Ge­of­frey Rush defama­tion trial: Eryn Jean Norvill 'ut­terly hon­est' wit­ness, court told

The Guardian Australia - - News - Michael McGowan

Eryn Jean Norvill was an “ut­terly hon­est” and “brave” wit­ness who had noth­ing to gain from giv­ing ev­i­dence against the ac­tor Ge­of­frey Rush ex­cept “stress and anx­i­ety”, a court has heard.

Af­ter two and a half weeks, clos­ing sub­mis­sions in the high-pro­file defama­tion trial between Rush and the Daily Tele­graph be­gan on Wed­nes­day.

The news­pa­per’s bar­ris­ter, Tom Black­burn SC, told the court Norvill – the ac­tor whose com­plaint about Rush is at the cen­tre of the case – had been an hon­est wit­ness who had “des­per­ately, des­per­ately wanted to stay out of the lime­light”.

But fed­eral court judge Michael Wigney has ques­tioned the rel­e­vance of a text mes­sage Rush sent to Norvill in which he told her he was think­ing about her “more than is so­cially ap­pro­pri­ate”.

Black­burn said the text mes­sage had been “an in­vi­ta­tion”. Rush, he said, had been “putting it out there to see if he got a re­sponse”.

But Wigney was scep­ti­cal of the rel­e­vance of the text.

“An in­vi­ta­tion to do what?” he asked Black­burn. “Are you se­ri­ously sug­gest­ing he’s ex­pect­ing to have some sort of af­fair with her? It just seems bizarre.

“I have to con­fess I strug­gle to see the sin­is­ter as­pect of this. Maybe it’s just me ... It’s not as if he says ‘Do you want to meet at a cafe to­mor­row night?’ or some other ren­dezvous.”

Rush is su­ing the Tele­graph over a se­ries of ar­ti­cles pub­lished in No­vem­ber and De­cem­ber in 2017 al­leg­ing he had be­haved in­ap­pro­pri­ately to­wards Norvill dur­ing a 2015 pro­duc­tion of Shake­speare’s King Lear.

One front-page story was head­lined “King Leer”, and fea­tured a por­trait of Rush in char­ac­ter.

Black­burn told Wigney that the case came down to “a con­test between the ev­i­dence of Mr Rush and Ms Norvill”.

Wigney would have to “make a choice” about who he be­lieved.

Over two days last week Norvill told the court that Rush had “de­lib­er­ately” touched her breast dur­ing a 2015 pro­duc­tion of King Lear, say­ing she felt “trapped” and “fright­ened” by the Os­car win­ner’s be­hav­iour.

She told the court that dur­ing re­hearsals for the play Rush made “grop­ing” and “hour-glass” ges­tures to­wards her, and that on two oc­ca­sions be­fore go­ing on stage Rush had put his hand un­der­neath her shirt “up to the line of her jeans” and “very softly and lightly” trac­ing the skin above the waist­band.

Rush vig­or­ously de­nied the al­le­ga­tions when the ar­ti­cles were pub­lished and again dur­ing the trial. He said he had never en­gaged in in­ap­pro­pri­ate be­hav­iour to­wards her.

Dur­ing Norvill’s cross-ex­am­i­na­tion Rush’s se­nior coun­sel, Bruce McClin­tock SC, ac­cused her of telling “a whole pack of dis­gust­ing lies” about Rush to “blacken and smear” his rep­u­ta­tion.

But Black­burn told the court Norvill had no rea­son to make up the al­le­ga­tions. “[There is] ab­so­lutely noth­ing in these pro­ceed­ings for Ms Norvill ex­cept stress and anx­i­ety, ex­ac­er­bated by the way Mr McClin­tock cross-ex­am­ined her and the ac­cu­sa­tions he made,” Black­burn said.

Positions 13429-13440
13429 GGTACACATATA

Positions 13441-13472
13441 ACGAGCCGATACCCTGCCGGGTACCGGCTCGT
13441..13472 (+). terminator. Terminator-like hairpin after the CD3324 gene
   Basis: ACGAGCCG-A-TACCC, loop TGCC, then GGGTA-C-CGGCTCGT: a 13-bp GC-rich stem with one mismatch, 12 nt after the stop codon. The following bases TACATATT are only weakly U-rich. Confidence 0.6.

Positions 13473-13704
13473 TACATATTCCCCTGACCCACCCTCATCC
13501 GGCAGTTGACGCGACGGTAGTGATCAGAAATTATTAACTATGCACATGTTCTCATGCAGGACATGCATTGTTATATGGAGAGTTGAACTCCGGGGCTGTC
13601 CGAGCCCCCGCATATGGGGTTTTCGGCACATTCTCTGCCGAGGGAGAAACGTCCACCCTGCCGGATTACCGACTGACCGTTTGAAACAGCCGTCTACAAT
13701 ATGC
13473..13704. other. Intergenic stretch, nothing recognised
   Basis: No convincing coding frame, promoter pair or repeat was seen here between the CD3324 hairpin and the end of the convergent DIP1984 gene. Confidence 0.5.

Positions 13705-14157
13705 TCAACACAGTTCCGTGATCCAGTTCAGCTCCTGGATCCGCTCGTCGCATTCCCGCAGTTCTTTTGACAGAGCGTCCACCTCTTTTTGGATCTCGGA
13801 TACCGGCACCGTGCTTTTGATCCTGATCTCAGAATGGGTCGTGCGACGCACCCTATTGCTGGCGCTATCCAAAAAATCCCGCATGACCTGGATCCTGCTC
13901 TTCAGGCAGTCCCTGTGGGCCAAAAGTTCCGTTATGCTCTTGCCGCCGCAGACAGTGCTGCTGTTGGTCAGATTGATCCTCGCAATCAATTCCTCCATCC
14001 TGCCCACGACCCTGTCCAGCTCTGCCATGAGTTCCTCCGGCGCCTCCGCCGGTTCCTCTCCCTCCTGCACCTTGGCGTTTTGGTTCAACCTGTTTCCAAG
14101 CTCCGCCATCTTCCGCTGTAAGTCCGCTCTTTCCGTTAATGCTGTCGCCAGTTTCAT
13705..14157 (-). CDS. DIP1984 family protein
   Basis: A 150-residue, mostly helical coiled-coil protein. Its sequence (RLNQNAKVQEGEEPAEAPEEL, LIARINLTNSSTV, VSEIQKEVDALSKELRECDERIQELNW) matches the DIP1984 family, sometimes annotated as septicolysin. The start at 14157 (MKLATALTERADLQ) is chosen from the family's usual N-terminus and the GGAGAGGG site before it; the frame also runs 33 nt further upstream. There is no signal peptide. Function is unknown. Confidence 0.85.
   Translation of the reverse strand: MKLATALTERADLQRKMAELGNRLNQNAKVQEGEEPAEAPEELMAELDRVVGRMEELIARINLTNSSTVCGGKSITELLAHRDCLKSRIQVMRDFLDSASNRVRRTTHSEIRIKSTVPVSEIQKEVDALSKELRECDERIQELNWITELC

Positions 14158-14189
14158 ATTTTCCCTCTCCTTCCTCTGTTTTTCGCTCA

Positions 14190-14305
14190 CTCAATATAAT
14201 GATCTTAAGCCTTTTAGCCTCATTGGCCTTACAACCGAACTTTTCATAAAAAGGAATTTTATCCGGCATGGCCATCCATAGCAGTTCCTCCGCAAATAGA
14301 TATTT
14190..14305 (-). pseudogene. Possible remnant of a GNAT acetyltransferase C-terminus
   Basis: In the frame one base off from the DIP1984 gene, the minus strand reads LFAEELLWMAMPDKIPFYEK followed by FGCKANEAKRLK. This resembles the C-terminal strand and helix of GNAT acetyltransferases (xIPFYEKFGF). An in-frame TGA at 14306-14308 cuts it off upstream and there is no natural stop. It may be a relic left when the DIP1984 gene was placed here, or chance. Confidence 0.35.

Norvill had made her ini­tial com­plaint to the Syd­ney The­atre Com­pany con­fi­den­tially, had asked for Rush not to be made aware of the com­plaint, and had not spo­ken to the Tele­graph be­fore the ar­ti­cles were pub­lished.

“None of that is the con­duct or ac­tions of some­body who has some sort of mo­tive to seek pub­lic­ity or any­thing else,” he said.

“This is sig­nif­i­cant, be­cause although my learned friend [made] a florid, ex­trav­a­gant ac­cu­sa­tion that her ev­i­dence was, quote, ‘a pack of dis­gust­ing lies’, [he] never went on to put to her … any rea­son why she should tell a pack of dis­gust­ing lies about Mr Rush.

“[It was] very brave of her to give ev­i­dence. There was noth­ing in it for her, ab­so­lutely noth­ing [ex­cept] to po­ten­tially of­fend se­nior mem­bers of Aus­tralia’s the­atre estab­lish­ment when she’s a young ac­tor mak­ing her way in Aus­tralian the­atre.”

The play’s direc­tor and two co-stars, Robyn Nevin and He­len Bu­day, gave ev­i­dence that they had not wit­nessed Rush en­gag­ing in in­ap­pro­pri­ate con­duct dur­ing the pro­duc­tion.

In his clos­ing, Black­burn paid par­tic­u­lar at­ten­tion to Nevin’s ev­i­dence, and her ex­pla­na­tion of text mes­sages she had sent to Norvill im­me­di­ately af­ter the ar­ti­cles were pub­lished.

The court pre­vi­ously heard ev­i­dence that Nevin sent a text to Norvill ask­ing about her well­be­ing on 1 De­cem­ber, shortly af­ter the first Tele­graph ar­ti­cle had been pub­lished.

“Oh dear girl are you OK? … It’s nasty. I hope you’ll be pro­tected. I’m sure you will be,” the text read.

Black­burn said Nevin’s ac­count of say­ing how she knew the com­plainant was Norvill de­spite her not be­ing named in the ar­ti­cles “doesn’t make sense”.

“Nowhere in that text ex­change did Ms Nevin say to Ms Norvill: ‘Why are you mak­ing up this [about] one of my very best and clos­est friends, a man on im­pec­ca­ble in­tegrity and rep­u­ta­tion?’ ... It just doesn’t make sense,” he said.

Pho­to­graph: Joel Car­rett/AAP

The fed­eral court hears that ac­tor Eryn Jean Norvill had noth­ing to gain from giv­ing ev­i­dence against Ge­of­frey Rush ex­cept ‘stress andanx­i­ety’.

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